From the outset these were good people playing for the love of the game, always with intensity. The ‘big showdown’ (our version of the World Series) seemed to always be a Flin Flon team against The Pas TeePees. Sunday double headers were the norm, with teams alternating weekends in Flin Flon or The Pas. Team buses? Not in this league; no, the players and fans jumped into their cars and made the trip. The road trip to The Pas was a great adventure for youngsters; a stop at Caribou Bill’s in Cranberry Portage before reaching The Pas with its flat land with no rock. The huge Saskatchewan River and crossing over the bridge were exciting things, and the lush green ball park just outside of town was indeed impressive. (Yes, real grass as opposed to Foster Park clay.) If you were fortunate, the outing included a trip to the A&W to meet the burger family (Flin Flon didn’t have an A&W at the time). The series were always close, it seemed, and the rivalry was intense, with some over exuberant fans on both sides taunting The Pas boys as ‘hayseeds’ (farmers) and Flin Flonners as ‘gophers’ (miners going underground).
One particular incident at Foster Park stands out. The Cardinals were hosting the TeePees, with Al Wheeler on the mound for the Cards. Al was a very find pitcher, right up there with Lee Fisher of Flin Flon and Lynn Marlowe from The Pas, but he was not having a good day. (Or as Yogi would say, “It gets late early in the game when you are losing.”) Fans along the first line bleachers were heckling Al terribly, referring to him as “Chickadee Arm.” Finally Al had enough – he threw the ball in the direction of the hecklers, but over their heads. All hell broke loose, Wheeler was ejected from the game, and the matter was referred to the league commissioner, Gordie Martin. As I recall, Al received a two game suspension but the Cards went on to win the series; Flin Flon’s version of the Rocket Richard riot.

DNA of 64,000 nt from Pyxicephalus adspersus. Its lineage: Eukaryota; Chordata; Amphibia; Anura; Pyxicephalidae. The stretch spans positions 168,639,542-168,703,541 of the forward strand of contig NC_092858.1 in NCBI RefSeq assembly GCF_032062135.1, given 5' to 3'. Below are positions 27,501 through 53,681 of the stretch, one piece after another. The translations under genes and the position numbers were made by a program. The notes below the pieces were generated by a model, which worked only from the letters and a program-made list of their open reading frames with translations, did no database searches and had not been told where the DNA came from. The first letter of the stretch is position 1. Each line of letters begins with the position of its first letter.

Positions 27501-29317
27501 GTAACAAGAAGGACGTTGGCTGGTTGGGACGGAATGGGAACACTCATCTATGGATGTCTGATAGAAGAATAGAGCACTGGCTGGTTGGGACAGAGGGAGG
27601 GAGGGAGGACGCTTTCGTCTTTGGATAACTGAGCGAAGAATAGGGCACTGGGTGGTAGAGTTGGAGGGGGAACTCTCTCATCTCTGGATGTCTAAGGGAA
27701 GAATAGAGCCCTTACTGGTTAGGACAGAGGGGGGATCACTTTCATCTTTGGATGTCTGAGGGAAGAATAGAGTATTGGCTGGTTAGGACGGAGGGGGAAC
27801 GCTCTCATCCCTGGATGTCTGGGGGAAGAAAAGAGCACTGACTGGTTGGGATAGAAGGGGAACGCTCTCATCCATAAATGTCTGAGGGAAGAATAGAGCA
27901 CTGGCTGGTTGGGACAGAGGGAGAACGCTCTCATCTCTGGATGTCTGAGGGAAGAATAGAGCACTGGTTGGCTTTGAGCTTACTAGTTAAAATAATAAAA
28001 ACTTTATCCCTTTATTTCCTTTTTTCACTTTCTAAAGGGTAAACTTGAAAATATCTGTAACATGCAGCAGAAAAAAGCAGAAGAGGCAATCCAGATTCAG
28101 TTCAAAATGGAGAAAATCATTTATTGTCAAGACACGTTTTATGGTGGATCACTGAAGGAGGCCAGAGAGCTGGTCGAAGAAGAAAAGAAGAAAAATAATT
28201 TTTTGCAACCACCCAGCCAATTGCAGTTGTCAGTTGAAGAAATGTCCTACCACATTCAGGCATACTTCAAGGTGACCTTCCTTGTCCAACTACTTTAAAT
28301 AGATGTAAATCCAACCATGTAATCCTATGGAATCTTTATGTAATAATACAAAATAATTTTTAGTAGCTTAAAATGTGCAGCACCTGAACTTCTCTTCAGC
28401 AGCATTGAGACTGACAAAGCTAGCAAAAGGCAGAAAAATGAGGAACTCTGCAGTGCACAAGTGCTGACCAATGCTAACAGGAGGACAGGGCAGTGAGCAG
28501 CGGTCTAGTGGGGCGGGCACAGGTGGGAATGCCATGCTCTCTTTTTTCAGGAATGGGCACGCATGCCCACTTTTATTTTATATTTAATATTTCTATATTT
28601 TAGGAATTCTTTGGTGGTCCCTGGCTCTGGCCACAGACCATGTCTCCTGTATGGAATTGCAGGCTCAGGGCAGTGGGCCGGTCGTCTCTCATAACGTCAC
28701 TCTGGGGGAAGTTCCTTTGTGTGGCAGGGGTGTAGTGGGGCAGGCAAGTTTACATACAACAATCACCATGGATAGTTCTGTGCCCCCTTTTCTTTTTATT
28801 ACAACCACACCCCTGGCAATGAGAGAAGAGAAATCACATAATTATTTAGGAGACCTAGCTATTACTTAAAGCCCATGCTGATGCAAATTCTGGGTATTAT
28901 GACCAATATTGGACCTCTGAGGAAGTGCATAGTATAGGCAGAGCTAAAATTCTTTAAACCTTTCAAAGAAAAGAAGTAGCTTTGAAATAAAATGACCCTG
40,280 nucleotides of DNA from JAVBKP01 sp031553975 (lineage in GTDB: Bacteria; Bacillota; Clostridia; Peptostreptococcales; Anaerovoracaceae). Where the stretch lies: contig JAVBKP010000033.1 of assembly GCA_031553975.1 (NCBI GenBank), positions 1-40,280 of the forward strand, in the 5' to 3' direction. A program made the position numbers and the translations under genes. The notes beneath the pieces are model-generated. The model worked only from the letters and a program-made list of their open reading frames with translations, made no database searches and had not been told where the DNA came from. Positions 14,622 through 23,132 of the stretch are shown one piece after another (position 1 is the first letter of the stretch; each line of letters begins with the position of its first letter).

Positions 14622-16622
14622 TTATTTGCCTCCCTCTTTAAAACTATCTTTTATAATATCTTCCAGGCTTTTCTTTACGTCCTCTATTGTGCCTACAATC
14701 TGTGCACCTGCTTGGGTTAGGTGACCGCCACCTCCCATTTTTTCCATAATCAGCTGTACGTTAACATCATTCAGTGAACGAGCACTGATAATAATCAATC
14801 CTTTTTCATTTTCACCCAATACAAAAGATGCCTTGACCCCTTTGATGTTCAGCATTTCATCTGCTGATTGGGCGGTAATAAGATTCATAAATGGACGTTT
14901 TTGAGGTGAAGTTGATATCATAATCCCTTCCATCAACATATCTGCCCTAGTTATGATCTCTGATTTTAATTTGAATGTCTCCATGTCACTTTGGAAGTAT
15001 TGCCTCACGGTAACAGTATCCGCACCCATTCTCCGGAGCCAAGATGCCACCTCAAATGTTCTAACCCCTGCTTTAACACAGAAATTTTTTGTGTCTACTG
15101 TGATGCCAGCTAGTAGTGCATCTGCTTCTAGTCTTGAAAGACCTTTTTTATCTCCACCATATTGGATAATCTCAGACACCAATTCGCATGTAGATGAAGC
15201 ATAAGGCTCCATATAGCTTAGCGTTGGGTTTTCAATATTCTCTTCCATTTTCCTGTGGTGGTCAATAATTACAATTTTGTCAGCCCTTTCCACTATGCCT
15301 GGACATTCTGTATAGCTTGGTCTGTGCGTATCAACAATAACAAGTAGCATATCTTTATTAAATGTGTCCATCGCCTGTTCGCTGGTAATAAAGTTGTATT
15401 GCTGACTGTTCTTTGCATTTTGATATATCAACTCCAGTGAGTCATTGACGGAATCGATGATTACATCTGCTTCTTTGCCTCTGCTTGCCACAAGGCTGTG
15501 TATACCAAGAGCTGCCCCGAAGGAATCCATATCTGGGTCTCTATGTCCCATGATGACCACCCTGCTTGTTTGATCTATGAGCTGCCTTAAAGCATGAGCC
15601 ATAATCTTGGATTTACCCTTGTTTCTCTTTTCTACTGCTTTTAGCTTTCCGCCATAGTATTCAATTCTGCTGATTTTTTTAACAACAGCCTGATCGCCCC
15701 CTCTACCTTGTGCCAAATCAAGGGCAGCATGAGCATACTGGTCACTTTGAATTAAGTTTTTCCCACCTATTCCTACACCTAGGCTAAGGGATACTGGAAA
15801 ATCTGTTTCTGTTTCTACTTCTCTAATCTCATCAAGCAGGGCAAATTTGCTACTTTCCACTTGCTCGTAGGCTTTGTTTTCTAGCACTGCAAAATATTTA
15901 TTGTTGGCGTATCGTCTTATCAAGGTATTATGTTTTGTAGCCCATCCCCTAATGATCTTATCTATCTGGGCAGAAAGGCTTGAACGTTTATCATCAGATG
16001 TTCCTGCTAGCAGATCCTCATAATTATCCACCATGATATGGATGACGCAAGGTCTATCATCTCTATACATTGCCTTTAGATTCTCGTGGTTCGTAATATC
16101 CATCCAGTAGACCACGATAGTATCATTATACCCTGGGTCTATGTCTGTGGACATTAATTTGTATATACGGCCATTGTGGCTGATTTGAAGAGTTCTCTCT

Another highlight was when the great Satchel Paige and his team came to Flin Flon on their exhibition tour. The Polar League boys formed a team to take them on, with the full knowledge that they would lose. As per usual, old Satchel came in to pitch in the last inning or so. He wound up as if he would throw a 90 mile an hour pitch – but it was a fake, a real softy designed to fool the batter. The only problem was that you didn’t fool this batter – big Don Donaldson. “Whack!” and it was gone for an easy double. As I have been saying all along, these Polar League guys were good! Another safe bet was the hit and run by two Cardinal starts, George Chigol and Len Sedgwick; if either were on third and the other batting it was a sure hit and run that usually worked, probably without any sign from the manager.